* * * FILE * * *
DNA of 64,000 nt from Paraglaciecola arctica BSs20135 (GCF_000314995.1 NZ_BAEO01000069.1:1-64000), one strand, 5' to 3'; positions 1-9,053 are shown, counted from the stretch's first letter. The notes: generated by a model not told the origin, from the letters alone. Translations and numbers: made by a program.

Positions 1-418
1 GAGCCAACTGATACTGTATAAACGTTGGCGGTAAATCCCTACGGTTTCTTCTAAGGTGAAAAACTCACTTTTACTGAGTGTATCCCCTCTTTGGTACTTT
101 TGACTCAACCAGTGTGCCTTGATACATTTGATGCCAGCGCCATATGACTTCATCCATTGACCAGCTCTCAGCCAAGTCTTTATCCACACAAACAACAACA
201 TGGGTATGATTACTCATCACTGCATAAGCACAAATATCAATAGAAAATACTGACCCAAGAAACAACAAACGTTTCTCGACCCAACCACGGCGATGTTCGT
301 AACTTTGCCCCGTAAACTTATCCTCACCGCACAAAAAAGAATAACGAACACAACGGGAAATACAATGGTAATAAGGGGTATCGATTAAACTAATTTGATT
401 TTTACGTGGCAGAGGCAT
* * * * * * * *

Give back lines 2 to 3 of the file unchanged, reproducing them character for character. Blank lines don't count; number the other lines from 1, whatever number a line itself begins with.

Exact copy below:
Positions 1-418
1 GAGCCAACTGATACTGTATAAACGTTGGCGGTAAATCCCTACGGTTTCTTCTAAGGTGAAAAACTCACTTTTACTGAGTGTATCCCCTCTTTGGTACTTT